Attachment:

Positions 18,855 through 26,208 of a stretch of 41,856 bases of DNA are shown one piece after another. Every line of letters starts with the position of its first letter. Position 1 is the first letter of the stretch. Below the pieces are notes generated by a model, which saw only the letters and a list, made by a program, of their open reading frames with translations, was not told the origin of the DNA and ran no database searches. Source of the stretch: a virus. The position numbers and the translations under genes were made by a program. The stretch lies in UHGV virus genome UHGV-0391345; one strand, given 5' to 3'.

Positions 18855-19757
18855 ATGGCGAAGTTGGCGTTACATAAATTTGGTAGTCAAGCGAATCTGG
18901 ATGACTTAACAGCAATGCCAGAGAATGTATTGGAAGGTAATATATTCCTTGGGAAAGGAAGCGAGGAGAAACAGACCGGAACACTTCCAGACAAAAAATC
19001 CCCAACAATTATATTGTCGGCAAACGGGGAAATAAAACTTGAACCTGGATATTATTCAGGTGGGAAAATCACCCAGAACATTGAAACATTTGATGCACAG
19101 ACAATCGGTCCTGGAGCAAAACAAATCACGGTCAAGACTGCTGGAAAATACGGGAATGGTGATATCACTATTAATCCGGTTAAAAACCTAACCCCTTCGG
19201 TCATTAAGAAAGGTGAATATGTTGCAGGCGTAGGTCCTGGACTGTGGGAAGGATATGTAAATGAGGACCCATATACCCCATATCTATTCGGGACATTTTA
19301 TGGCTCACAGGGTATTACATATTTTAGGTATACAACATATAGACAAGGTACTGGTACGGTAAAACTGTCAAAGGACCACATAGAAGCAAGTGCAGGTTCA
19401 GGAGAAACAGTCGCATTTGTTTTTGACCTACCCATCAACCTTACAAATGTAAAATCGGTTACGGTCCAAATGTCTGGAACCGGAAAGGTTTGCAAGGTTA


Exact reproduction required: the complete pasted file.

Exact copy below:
Positions 18,855 through 26,208 of a stretch of 41,856 bases of DNA are shown one piece after another. Every line of letters starts with the position of its first letter. Position 1 is the first letter of the stretch. Below the pieces are notes generated by a model, which saw only the letters and a list, made by a program, of their open reading frames with translations, was not told the origin of the DNA and ran no database searches. Source of the stretch: a virus. The position numbers and the translations under genes were made by a program. The stretch lies in UHGV virus genome UHGV-0391345; one strand, given 5' to 3'.

Positions 18855-19757
18855 ATGGCGAAGTTGGCGTTACATAAATTTGGTAGTCAAGCGAATCTGG
18901 ATGACTTAACAGCAATGCCAGAGAATGTATTGGAAGGTAATATATTCCTTGGGAAAGGAAGCGAGGAGAAACAGACCGGAACACTTCCAGACAAAAAATC
19001 CCCAACAATTATATTGTCGGCAAACGGGGAAATAAAACTTGAACCTGGATATTATTCAGGTGGGAAAATCACCCAGAACATTGAAACATTTGATGCACAG
19101 ACAATCGGTCCTGGAGCAAAACAAATCACGGTCAAGACTGCTGGAAAATACGGGAATGGTGATATCACTATTAATCCGGTTAAAAACCTAACCCCTTCGG
19201 TCATTAAGAAAGGTGAATATGTTGCAGGCGTAGGTCCTGGACTGTGGGAAGGATATGTAAATGAGGACCCATATACCCCATATCTATTCGGGACATTTTA
19301 TGGCTCACAGGGTATTACATATTTTAGGTATACAACATATAGACAAGGTACTGGTACGGTAAAACTGTCAAAGGACCACATAGAAGCAAGTGCAGGTTCA
19401 GGAGAAACAGTCGCATTTGTTTTTGACCTACCCATCAACCTTACAAATGTAAAATCGGTTACGGTCCAAATGTCTGGAACCGGAAAGGTTTGCAAGGTTA